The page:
Boris Johnson and the Conservatives are facing calls to be investigated over potential law breaking after it was reported the party paid the initial costs for refurbishing his Downing Street flat.
ITV’s political editor Robert Peston has reported the party paid the Cabinet Office for the refurbishment, but that the prime minister is now repaying the party.
Any payment by the party, or one of its donors, would have to be – or should have been – declared as a loan under party funding rules.
Responding to the report on Monday evening, one senior MP called for a public inquiry amid the "dodgy donor" row.
Watch: Ministers quizzed over Boris Johnson's Downing Street flat refurbishment
It comes after three ministers refused to say who made the initial payment for the renovations, which reportedly ran as high as £200,000.
Liz Truss, Ben Wallace and Michael Gove would only say Johnson has covered the costs, without being drawn on the initial payment.
Speaking earlier on Monday, Johnson himself did not deny discussing using donors to fund the work, saying: “If there’s anything to be said about that, any declaration to be made, that will, of course, be made in due course.”
Ian Blackford, the SNP’s Westminster leader, said in response to the ITV report: "The Tory sleaze scandal continues to grow. More revelations and serious questions about Boris Johnson’s dodgy donor scheme.
"There must be an independent public inquiry into allegations of special access, impropriety and possible illegality."
Labour deputy leader Angela Rayner said: “If the PM or the Conservative Party accepted a donation to do up the PM's flat and failed to declare this donation then they broke the law. It's that simple.
"It doesn't matter that the PM subsequently paid it back. So where did the money come from PM?"
Johnson has been embroiled in the scandal since Dominic Cummings, his former chief adviser, claimed the PM wanted donors to “secretly pay” for the flat refurbishment in a move which Cummings said would have been “unethical, foolish, possibly illegal”.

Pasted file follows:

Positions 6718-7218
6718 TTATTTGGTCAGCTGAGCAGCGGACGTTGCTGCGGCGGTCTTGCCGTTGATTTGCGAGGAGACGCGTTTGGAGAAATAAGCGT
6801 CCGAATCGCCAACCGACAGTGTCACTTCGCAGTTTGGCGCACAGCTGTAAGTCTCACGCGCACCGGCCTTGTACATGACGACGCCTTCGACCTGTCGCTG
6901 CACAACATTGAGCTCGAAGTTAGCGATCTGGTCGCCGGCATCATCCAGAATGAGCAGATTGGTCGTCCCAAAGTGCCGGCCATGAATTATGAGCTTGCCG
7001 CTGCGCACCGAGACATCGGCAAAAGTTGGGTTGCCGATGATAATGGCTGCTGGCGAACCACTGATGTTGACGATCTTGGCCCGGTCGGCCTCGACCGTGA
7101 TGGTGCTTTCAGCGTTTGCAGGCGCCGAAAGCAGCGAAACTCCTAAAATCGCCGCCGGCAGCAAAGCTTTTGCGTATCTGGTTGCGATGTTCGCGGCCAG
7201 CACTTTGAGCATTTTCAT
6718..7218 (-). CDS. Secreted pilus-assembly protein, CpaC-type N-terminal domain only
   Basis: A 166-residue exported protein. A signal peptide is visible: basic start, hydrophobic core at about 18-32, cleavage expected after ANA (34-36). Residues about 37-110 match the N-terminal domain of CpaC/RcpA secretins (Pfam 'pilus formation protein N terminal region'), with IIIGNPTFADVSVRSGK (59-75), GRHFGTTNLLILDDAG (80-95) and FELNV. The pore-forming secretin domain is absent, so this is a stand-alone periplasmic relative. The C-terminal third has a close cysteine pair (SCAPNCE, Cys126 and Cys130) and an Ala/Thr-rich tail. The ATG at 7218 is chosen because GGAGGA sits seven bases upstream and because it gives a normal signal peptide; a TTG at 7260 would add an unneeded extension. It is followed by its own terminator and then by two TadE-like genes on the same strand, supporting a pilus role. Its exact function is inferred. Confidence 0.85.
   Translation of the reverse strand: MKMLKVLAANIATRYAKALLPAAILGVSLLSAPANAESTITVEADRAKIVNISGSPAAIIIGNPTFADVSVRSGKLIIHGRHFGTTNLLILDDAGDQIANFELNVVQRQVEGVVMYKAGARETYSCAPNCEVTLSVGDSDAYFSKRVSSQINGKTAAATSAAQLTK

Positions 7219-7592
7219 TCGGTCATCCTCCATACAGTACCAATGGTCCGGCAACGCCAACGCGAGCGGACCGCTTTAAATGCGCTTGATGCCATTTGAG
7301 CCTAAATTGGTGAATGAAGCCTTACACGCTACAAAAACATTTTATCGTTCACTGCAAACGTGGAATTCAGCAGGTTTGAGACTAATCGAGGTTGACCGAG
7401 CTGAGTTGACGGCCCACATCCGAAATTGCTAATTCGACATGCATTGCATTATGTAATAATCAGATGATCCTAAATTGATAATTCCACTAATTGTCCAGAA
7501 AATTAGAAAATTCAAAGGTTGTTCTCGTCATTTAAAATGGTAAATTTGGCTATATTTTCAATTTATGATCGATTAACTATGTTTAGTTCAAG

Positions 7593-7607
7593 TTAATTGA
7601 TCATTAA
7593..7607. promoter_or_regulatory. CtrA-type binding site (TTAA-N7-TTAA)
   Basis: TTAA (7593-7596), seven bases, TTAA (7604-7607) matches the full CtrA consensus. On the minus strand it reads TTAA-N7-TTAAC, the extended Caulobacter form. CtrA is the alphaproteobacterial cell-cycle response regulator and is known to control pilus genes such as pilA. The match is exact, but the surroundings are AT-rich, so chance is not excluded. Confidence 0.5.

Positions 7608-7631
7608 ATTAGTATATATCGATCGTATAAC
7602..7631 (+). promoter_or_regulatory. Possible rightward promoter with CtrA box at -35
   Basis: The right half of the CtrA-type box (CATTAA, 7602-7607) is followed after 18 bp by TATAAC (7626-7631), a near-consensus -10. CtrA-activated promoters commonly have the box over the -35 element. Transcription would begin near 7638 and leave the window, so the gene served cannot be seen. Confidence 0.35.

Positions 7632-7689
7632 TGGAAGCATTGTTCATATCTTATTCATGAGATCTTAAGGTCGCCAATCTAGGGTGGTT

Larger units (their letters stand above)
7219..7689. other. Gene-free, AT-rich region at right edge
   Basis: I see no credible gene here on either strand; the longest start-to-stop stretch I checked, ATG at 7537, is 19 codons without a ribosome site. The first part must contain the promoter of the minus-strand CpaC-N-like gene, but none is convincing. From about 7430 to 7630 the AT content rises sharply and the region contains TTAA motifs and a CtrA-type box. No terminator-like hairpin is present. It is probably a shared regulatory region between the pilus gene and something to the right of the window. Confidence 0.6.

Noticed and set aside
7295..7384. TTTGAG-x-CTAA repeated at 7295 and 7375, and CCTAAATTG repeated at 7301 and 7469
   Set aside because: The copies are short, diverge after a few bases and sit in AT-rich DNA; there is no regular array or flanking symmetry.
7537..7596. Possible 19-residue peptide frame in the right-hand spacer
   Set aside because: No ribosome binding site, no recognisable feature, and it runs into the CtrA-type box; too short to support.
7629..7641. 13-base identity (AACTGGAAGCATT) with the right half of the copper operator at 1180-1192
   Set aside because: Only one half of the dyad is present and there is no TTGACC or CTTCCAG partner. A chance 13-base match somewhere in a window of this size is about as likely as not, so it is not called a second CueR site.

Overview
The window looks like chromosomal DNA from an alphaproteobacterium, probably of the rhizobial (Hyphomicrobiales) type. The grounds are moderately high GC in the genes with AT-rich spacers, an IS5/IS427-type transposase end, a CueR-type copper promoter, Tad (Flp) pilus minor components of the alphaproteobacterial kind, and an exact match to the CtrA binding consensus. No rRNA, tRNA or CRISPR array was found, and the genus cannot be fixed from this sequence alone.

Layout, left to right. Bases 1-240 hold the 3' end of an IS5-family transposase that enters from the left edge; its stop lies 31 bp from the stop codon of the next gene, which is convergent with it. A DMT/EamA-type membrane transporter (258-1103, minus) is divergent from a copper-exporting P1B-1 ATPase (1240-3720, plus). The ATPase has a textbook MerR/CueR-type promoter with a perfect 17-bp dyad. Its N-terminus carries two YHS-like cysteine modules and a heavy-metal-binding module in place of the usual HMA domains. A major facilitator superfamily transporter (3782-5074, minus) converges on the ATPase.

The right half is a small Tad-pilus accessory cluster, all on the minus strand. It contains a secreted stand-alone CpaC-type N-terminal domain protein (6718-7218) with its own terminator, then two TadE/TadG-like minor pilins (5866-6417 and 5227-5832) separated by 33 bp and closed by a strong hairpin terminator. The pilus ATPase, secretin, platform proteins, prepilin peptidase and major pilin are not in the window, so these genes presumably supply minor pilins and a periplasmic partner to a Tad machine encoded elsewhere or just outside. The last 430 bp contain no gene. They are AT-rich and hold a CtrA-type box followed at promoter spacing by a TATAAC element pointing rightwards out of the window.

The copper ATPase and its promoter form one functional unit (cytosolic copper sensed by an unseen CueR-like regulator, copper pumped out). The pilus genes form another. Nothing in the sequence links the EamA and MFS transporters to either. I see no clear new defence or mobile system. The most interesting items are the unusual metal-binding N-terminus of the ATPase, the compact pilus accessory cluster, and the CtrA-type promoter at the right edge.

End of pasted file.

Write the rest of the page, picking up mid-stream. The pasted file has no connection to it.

Last week, the Daily Mail published details of an email from Tory peer Lord Brownlow in which he said he was making a £58,000 donation to the party “to cover the payments the party has already made on behalf of the soon-to-be-formed ‘Downing Street Trust’”. To date, no such trust has been formed.
The Electoral Commission, which first raised the issue with the Conservatives more than a month ago, confirmed at the weekend it was still looking into whether any of the sums relating to the work on the flat should have been declared.
Labour attacked the government over the row in the House of Commons on Monday, with shadow chancellor of the Duchy of Lancaster Rachel Reeves saying Johnson "is now corrupting the standards of public life expected in high office".
Dame Angela Eagle also asked: “Dominic Cummings has described the PM's plans to get Tory donors to pay for the lavish refurbishment of the Downing Street flat – and I’m quoting – ‘unethical, foolish and illegal’.
"So either the PM's former chief adviser is a liar and fantasist or the PM is not being entirely straightforward with the House or the country, which is it?”
Michael Gove, for the government, said "all donations to the PM or any other MP, or indeed political parties, will be declared appropriately and properly".
According to the Ministerial Code, a list of ministers' interests is meant to be published twice a year. However, none have been published since July last year.
Watch: Government Lobbying Scandal Explained